Public Health England urges action on sugar in dairy and juice

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alison

Public health interventions work, but simply informing people of the health risks associated with sugar is not effective enough on its own. This is why Public Health England’s work with the industry to transform the way food and drinks are manufactured and purchased will make a real difference to our children’s health.

Over the past year, our work to tackle obesity and tooth decay in children through our sugar reduction programme has gathered pace. We have seen some initial commitments from some of the industry’s biggest players, which are showing a willingness to innovate and provide products with reduced sugar levels. There has been less movement in the out-of-home sector so greater leadership and commitment are needed in this area.

With children consuming three times the recommended amount of sugar daily, it’s imperative we look at a broad range of products contributing towards intakes. This is why drinks outside the scope of the Soft Drinks Industry Levy now form part of our sugar reduction work.

The category covers milk-based drinks like smoothies and milkshakes (at least 75% milk or yoghurt) and juices with no added sugar, both pre-packaged and those sold at cafés, restaurants, fast food chains and entertainment venues. It is clear from our Eatwell Guide that dairy and fruit juice can form part of a healthy balanced diet - within the recommended portions - and can be enjoyed with less sugar.

Parents are relying on the industry to step up and push these changes forward. Last week PHE started meeting retailers, manufacturers, trade bodies and NGOs, and our roundtable drinks meetings were encouraging and constructive. This enabled further face-to-face discussions with industry, health NGOs and other government departments. We were pleased to see representatives from across the dairy and soft drink industries, but also those representing retailers and entertainment venues.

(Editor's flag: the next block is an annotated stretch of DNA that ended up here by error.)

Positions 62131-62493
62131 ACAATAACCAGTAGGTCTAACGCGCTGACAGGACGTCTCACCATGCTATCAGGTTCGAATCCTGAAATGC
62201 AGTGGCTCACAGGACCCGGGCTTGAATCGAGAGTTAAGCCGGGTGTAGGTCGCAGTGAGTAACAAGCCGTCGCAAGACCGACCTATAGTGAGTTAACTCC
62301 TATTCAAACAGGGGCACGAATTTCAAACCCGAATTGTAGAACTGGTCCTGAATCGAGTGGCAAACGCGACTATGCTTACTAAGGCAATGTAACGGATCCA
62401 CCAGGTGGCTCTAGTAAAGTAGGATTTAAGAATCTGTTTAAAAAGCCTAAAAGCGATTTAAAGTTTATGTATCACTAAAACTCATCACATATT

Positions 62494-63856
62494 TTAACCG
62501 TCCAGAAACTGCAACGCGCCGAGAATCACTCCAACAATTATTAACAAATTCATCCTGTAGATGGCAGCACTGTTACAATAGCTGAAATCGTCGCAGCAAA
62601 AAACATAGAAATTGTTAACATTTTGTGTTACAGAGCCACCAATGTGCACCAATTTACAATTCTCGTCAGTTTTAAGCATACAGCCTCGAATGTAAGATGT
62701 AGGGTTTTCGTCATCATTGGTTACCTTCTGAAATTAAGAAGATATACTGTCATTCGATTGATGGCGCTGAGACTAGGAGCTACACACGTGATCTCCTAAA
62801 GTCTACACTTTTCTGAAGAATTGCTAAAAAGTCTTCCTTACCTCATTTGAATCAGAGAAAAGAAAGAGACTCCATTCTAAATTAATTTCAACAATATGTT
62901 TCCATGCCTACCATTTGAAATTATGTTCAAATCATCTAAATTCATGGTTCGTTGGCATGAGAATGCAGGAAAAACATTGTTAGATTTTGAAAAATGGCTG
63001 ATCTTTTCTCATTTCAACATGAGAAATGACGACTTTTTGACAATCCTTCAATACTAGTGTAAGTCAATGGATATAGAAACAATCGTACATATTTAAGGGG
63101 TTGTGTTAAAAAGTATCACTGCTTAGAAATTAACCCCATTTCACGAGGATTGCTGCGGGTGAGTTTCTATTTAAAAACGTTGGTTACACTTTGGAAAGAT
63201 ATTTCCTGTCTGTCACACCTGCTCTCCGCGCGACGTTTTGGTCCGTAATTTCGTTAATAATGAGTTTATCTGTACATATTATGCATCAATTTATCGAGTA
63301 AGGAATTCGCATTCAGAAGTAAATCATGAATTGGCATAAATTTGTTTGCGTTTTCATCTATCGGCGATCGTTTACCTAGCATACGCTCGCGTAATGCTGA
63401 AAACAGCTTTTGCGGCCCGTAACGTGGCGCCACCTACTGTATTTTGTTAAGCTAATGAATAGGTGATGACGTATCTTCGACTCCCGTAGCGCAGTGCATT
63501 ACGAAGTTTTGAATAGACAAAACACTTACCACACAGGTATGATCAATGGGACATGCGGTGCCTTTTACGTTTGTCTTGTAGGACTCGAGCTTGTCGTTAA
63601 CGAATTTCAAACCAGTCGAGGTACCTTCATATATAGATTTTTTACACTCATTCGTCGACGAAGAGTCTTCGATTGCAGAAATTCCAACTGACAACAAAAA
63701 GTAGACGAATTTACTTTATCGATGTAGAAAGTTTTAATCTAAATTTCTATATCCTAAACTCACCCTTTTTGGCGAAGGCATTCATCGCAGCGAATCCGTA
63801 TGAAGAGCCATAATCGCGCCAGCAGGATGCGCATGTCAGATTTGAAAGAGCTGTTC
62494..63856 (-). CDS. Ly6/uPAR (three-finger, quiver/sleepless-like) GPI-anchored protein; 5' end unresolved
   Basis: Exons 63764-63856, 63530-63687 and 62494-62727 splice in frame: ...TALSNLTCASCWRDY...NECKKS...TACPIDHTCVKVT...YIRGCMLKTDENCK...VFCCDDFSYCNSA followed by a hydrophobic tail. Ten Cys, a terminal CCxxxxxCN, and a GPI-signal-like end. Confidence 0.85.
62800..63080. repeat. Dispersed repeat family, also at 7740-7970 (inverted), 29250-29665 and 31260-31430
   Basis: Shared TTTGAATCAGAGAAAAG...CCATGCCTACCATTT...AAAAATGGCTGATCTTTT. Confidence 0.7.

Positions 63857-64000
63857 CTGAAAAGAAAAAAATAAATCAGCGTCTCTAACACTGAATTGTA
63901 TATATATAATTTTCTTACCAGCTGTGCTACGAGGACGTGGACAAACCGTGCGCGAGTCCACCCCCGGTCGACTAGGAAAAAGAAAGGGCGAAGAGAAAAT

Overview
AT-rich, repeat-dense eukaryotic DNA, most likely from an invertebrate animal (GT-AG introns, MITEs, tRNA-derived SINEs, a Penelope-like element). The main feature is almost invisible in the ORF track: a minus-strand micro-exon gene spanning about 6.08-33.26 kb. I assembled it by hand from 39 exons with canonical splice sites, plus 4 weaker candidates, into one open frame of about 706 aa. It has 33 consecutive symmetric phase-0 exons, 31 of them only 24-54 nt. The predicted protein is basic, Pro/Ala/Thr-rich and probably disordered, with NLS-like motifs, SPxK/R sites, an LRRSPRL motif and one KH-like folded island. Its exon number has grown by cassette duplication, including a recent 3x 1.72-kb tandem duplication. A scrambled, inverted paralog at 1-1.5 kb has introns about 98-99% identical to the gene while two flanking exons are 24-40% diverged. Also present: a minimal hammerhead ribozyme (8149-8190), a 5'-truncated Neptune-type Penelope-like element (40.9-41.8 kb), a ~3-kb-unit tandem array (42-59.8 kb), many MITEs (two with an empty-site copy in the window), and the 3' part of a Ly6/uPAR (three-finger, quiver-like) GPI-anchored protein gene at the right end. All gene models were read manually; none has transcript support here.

Some of the questions around the technicalities of producing and marketing reformulated products have given us food for thought. This is why it is important to keep these conversations going, so we can address these issues now and work together to create solutions.

We faced similar challenges with the salt reduction work, which set out to reduce salt in foods sold across retail and catering. Launched in 2006, the programme has so far been successful in driving down population intakes of salt by 11%. This shows reformulation can be achieved and that gradually shifting consumers towards healthier options can drive changes in behaviour and attitudes. We are confident that in the very near future it will be inconceivable that our nation’s children ever consumed so much sugar in the first place.

We have extended the invitation to industry to continue to meet with us one to one and engage with us over the summer and into autumn. Compromises may have to be made, but the government expects companies to commit to make progress sooner rather than later.

Dr Alison Tedstone is chief nutritionist at Public Health England

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